One of the goals of this new project is to develop a "set of best practices and centralized resources for monitoring and evaluation of extremist activities as well as a series of training workshops for the monitoring, detection, and prevention of extremist exploitation in gaming spaces for community managers, multiplayer designers, lore developers, mechanics designers, and trust and safety professionals,”
The announcement notes that video game studios of all sizes, in many cases, are not fully educated on how these extremists may try to exploit their games in an effort to radicalize the players. White nationalists have unfortunately found a footing in this space, as there have been groups on Steam who were "openly espousing Neo-Nazi beliefs and worshipping school shooters" in the past." Steam has attempted to remove these groups, but the people behind this grant want to go further.
Take This' Dr. Rachel Kowert and CTEC's Alex Newhouse shared some of their early findings at this year's Game Developer Conference, and it confirms that the initial focus will "lean towards white nationalism and white supremacy." Hopefully, their efforts will make some lasting change in this industry and beyond.
This effort comes in a time following the racially motivated mass shooting in Buffalo, New York, that was broadcasted on Twitch and saw ten people killed and three more injured.
This will never end, Big Brother using videogame scapegoating as a diversion from all the other real world problems that are legit causing this.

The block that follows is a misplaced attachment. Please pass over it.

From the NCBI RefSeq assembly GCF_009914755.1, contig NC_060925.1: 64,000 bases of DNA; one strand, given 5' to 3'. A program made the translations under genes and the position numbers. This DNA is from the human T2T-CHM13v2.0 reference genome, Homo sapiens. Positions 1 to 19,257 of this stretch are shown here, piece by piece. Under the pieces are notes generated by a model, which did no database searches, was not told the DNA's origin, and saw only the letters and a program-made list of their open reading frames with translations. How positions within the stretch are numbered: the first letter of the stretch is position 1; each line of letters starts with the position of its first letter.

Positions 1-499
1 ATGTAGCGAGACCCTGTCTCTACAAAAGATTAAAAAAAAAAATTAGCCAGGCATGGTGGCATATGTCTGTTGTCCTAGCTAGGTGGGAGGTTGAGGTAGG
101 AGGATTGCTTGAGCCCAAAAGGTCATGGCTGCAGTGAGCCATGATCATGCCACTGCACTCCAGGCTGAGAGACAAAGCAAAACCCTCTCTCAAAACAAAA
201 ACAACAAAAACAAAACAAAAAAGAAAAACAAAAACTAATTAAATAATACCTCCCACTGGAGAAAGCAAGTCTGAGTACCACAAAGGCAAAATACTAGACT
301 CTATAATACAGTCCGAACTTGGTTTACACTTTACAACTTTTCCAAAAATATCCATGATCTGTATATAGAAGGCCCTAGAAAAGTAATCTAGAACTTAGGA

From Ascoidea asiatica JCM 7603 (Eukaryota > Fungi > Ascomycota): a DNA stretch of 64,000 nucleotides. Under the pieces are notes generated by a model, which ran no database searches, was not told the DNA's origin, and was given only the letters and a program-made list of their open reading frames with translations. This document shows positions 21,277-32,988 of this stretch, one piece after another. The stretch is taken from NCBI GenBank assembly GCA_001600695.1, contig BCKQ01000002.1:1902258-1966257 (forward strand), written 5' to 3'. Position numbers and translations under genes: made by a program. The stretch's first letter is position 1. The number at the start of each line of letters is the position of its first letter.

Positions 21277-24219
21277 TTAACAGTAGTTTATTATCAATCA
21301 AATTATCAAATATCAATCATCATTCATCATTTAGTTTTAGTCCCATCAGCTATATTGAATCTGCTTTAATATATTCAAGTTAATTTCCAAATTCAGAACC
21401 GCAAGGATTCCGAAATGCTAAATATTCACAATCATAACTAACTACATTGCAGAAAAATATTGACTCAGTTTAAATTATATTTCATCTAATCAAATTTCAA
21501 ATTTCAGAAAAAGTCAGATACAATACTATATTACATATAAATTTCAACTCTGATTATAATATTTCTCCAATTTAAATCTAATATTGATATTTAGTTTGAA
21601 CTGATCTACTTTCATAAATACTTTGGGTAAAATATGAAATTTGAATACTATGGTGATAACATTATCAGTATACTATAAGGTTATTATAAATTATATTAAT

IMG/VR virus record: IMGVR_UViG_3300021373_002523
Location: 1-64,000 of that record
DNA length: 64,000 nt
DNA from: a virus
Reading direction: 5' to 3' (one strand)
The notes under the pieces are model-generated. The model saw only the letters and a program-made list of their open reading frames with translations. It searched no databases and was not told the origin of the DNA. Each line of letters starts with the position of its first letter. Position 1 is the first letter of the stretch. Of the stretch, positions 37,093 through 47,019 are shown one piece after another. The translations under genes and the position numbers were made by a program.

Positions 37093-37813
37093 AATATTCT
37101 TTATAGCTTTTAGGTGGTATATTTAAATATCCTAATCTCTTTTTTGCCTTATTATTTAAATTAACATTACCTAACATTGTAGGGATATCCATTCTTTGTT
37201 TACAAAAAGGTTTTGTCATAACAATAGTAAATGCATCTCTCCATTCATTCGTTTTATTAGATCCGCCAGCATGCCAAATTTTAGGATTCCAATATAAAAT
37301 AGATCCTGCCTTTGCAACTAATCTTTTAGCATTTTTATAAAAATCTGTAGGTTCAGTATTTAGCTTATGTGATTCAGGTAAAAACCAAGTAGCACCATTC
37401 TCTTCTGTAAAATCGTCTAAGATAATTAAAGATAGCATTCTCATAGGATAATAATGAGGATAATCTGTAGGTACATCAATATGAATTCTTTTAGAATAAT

The United States Department of Homeland Security has awarded a nearly $700,000 grant to terrorism and security researchers to investigate "radicalization" through video games.www.ign.com
Did you read the article? I read through it, and as much as I don't like Homeland Security, they're not scapegoating anybody. They're pointing out how white supremacists and neo-Nazis are using video games to try and spread their bad influence and divide people. They even want to work with and help game developers to prevent this from happening or from future racist jackasses trying to get into a hobby they really don't care about and only use it to force their pathetic beliefs and hatred.This will never end, Big Brother using videogame scapegoating as a diversion from all the other real world problems that are legit causing this.